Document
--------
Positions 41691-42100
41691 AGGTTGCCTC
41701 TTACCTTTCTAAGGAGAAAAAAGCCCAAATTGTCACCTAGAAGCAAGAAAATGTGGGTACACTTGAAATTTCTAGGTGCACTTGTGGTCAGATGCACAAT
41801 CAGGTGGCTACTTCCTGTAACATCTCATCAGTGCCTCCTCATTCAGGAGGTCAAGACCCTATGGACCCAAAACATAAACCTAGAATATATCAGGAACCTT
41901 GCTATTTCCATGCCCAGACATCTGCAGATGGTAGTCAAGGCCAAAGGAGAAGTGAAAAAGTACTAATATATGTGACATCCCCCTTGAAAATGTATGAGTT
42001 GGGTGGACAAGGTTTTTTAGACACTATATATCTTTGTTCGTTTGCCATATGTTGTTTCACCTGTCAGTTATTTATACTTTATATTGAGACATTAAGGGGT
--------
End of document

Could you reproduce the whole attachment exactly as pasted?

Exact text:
Positions 41691-42100
41691 AGGTTGCCTC
41701 TTACCTTTCTAAGGAGAAAAAAGCCCAAATTGTCACCTAGAAGCAAGAAAATGTGGGTACACTTGAAATTTCTAGGTGCACTTGTGGTCAGATGCACAAT
41801 CAGGTGGCTACTTCCTGTAACATCTCATCAGTGCCTCCTCATTCAGGAGGTCAAGACCCTATGGACCCAAAACATAAACCTAGAATATATCAGGAACCTT
41901 GCTATTTCCATGCCCAGACATCTGCAGATGGTAGTCAAGGCCAAAGGAGAAGTGAAAAAGTACTAATATATGTGACATCCCCCTTGAAAATGTATGAGTT
42001 GGGTGGACAAGGTTTTTTAGACACTATATATCTTTGTTCGTTTGCCATATGTTGTTTCACCTGTCAGTTATTTATACTTTATATTGAGACATTAAGGGGT